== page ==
Once we’ve taken care of some of that messiness, then the question is: “How do we make something really great? What are the things that you can do”—not just so you can have a functional marriage—"but you have the kind of marriage that everybody would look at and go, ‘That’s what I want’?” I realized that it’s not just cleaning up the mess that makes that happen—but you’ve got to be intentional about building some things into a marriage—that are, actually, going to set it apart.
I learned from observing couples for decades—those marriages, that you would look at and say, “These are exemplary marriages”; these are the ones that you would look at, and go, “If what I see in public is true in private, that’s what I want; that’s what I want for my kids,”—those marriages had some things in common. I just started cataloging them:
- Dealing with sin issues; forgiveness: we’ve talked about that already; that’s one of those “best practices.”
- But another one that I’ve found is we have to have the right kind of love in marriage and the right approach to love in marriage.
Most of us have an orientation on love that has been more formed by pop songs, and movies on the Hallmark® Channel [Laughter] than by what the Bible has to say about love. I started thinking about this on a continuum—when it comes to money, some people are thrifty with their money; and some people are generous with their money, right?—they’re on a continuum. And in fact, often, thrifty people marry generous people; or generous people marry thrifty people, and that can be a source of conflict.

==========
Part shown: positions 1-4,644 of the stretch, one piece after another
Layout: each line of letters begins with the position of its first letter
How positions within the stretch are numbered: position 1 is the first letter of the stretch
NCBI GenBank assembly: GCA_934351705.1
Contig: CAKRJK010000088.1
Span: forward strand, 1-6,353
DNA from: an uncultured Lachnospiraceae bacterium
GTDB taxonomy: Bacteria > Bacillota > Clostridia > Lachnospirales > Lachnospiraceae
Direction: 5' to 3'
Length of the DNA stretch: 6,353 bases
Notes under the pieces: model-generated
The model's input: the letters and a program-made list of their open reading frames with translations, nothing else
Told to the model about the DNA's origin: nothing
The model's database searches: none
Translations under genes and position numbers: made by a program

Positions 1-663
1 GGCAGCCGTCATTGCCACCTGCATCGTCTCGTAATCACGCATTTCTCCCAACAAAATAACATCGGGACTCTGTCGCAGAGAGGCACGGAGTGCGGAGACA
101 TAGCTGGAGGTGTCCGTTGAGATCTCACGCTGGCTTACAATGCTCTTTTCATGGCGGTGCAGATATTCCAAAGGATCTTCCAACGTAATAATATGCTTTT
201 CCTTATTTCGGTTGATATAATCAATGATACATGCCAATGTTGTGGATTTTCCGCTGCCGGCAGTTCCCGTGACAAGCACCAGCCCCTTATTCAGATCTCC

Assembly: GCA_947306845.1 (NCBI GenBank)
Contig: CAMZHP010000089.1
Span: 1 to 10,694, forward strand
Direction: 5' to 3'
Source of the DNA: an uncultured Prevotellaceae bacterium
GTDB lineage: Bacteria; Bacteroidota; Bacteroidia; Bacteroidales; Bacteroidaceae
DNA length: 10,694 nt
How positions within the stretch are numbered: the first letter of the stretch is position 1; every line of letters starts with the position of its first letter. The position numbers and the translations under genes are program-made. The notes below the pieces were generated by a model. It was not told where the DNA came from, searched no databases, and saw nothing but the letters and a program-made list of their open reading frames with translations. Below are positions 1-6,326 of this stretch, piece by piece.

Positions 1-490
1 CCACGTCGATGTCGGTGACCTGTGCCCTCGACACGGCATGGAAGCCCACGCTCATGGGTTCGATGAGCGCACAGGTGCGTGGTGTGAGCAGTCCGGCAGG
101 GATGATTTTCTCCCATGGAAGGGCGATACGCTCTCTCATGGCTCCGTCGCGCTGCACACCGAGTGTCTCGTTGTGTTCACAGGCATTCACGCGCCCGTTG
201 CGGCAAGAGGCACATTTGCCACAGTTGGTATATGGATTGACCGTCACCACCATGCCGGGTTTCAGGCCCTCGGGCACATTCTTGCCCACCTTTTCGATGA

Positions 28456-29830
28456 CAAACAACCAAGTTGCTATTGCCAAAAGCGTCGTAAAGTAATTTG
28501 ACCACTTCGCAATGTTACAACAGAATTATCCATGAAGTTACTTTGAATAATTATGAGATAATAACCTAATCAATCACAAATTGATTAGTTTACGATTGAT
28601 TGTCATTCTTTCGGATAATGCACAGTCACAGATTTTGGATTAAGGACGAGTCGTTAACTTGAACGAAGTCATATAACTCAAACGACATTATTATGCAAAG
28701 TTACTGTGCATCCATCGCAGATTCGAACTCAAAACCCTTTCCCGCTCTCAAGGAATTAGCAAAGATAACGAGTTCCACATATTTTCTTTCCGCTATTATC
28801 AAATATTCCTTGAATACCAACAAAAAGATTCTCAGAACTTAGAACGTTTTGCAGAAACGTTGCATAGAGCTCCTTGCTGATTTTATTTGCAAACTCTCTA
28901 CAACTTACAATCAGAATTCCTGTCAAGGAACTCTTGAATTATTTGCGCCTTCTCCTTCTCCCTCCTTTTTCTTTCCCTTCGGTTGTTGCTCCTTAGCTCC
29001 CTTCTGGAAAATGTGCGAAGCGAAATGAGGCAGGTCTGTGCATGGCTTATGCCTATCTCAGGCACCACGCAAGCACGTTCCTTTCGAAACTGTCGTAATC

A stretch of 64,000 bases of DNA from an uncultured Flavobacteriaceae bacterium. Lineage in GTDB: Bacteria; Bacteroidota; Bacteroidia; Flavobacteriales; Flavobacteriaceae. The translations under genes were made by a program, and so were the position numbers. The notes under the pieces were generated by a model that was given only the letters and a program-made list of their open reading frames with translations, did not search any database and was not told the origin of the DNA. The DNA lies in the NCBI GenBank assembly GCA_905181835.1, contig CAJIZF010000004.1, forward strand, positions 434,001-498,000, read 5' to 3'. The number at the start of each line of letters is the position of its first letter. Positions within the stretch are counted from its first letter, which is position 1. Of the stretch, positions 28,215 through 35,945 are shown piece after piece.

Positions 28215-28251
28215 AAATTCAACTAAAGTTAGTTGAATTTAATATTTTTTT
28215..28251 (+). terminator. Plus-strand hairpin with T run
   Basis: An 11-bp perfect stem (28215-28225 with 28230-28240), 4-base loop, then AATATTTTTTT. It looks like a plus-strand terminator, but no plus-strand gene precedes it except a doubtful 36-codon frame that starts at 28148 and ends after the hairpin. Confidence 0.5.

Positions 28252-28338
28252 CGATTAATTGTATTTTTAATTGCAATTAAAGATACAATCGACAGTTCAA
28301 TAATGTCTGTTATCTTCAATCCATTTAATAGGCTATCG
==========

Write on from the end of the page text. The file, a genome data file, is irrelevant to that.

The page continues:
If you put it on a scale—and over on the one far side of the scale, you had somebody, who is not thrifty but tight; you know, cheap/miserly—
Ann: My husband; yes. [Laughter]
Dave: Did she just say that? [Laughter]
Ann: You are way better, but you used to be.
Bob: —but hangs onto a dollar, right?
Ann: Yes, yes; frugal.
Bob: That’s on one side [somebody’s who’s tight]—and then, maybe somebody, who’s thrifty; and then, maybe somebody in the middle, who’s moderate—you know, then over on the other side—you’ve got somebody, who is generous; but then, on the far side of that is somebody, who’s extravagant.
Ann: I might be in both those ends; poor Dave.
Bob: —generous and extravagant side of things?
We would look at extravagance when it comes to money, and say, “There might be an appropriate time to be extravagant, but you shouldn’t be that all the time.” I mean, you’ve got to be wise; you only have so much money, so you’ve got to know how to steward it well.
When it comes to love—love is different than money—because it’s not a case of: “We’ve only got so much love, so we’ve got to be thrifty with it.” No; we have an abundance of love coming into our lives, poured out from the Father. First John 3 says: “Behold what manner of love the Father has lavished on us”; so we have this love, that’s been lavished on us, that is now in our account. So instead of, in marriage, saying, “I’m going to be thrifty with my love for you. I’m going to be/I’m going to manage it well.” [Laughter] No, we should be extravagant in our love toward one another.